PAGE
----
For too long now, written communication in all of its glorious forms, has been suffering abuse at the hands of the technological evolution. With texting and Tweeting all the rage, exchanges such as “How r u”, “c u 2nite”, “LMAO.ROFL” and so forth, are becoming all too common–and all too accepted.
I have no doubt that these quick and easy forms of communication have given way to a general laziness or forgetfulness–when it comes to committing five words or more to paper with pen or to screen via keyboard, most people struggle to construct a coherent and structured sentence. OMG, I fear the worth of clean copy isn’t known anymore.
We now operate in an environment where anyone can publish anything with the click of a mouse, professional correspondence can take place in the form of SMS, and attention spans are becoming shorter and shorter.
Consequently, there are far too many examples of rogue or missing apostrophes, misspellings and incorrect grammar, that are being passed off as high-quality editorial, advertising copy, signage, blog posts and general communications.
Job applications and media kits always espouse amazing credentials and achievements, yet one of the most important skills–attention to detail–is often disproved with a quick glance at these materials. Where has the value of providing clean copy and correct materials gone? Is expecting this really asking too much of people and businesses?
Call me old-fashioned, yet I am one of those people who has great difficulty engaging companies and individuals for work, who can’t even get their own website copy right or spell my name correctly–that’s Elisabeth with an ‘S’ people, it’s at the bottom of every email.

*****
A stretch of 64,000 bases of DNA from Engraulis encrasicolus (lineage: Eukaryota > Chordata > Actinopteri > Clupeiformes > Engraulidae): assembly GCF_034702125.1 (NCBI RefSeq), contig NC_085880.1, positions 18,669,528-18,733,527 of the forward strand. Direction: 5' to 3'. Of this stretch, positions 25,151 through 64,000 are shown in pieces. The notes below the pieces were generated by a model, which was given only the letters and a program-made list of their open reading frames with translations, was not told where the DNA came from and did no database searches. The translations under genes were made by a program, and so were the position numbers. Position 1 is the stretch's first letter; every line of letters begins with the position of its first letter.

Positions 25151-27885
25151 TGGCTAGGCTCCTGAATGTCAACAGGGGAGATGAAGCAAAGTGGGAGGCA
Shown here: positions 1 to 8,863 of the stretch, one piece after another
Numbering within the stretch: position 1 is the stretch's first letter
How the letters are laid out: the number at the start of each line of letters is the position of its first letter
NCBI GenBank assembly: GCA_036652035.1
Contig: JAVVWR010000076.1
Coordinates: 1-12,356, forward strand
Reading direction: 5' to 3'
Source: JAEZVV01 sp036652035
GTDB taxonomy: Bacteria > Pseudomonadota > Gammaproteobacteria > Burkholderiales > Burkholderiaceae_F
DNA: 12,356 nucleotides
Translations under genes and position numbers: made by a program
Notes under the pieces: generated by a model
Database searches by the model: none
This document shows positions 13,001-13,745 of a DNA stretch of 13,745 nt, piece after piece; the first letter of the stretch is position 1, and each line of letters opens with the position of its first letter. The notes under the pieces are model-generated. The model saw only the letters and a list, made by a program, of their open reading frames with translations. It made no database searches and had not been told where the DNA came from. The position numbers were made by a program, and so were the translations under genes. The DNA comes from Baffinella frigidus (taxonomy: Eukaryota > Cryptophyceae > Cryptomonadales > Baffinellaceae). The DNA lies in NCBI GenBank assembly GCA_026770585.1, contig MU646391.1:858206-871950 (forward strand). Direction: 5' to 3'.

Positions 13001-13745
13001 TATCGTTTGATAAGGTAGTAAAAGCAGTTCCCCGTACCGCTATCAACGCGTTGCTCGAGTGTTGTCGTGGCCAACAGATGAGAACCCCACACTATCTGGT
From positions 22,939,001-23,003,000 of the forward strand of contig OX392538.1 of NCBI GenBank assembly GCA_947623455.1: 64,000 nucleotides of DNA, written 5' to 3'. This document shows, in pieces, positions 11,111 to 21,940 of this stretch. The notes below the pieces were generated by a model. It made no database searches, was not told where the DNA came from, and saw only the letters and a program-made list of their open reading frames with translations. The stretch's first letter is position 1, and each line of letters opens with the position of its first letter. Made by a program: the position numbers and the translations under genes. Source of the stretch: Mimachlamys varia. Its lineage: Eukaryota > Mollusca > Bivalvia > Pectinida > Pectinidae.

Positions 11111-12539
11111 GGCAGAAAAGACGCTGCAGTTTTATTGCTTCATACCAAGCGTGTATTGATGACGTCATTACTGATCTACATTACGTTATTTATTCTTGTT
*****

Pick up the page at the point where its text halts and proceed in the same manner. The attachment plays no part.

And what’s the excuse? The tools to fix this are at everybody’s fingertips by way of autocorrect, online dictionaries and spell check, aren’t they? Yet none of these advanced mechanisms, designed to make our lives simpler, can really compete with the archaic act of proof reading–with a set of real, human eyes–which seems to have gone by the wayside because, yes, there is a little extra effort involved.
First impressions still count, at least they do in my grammatically correct book, and there is no good reason for not having clean copy on your website, the place potential customers are most likely to first interact with you, or in any other type of communication. If you’re not sure, hire a professional to help, and even if you are sure, hire a professional anyway–if your copy really is clean, then it won’t take long or cost that much to get confirmation of this. I’m sure department store giant Myer gets what I’m saying.
While I concede not everyone thinks in this way, you just don’t know when these kinds of errors have cost you a client or a job. And can you afford that?
You definitely don’t want your mistakes following you around forever–just ask this guy.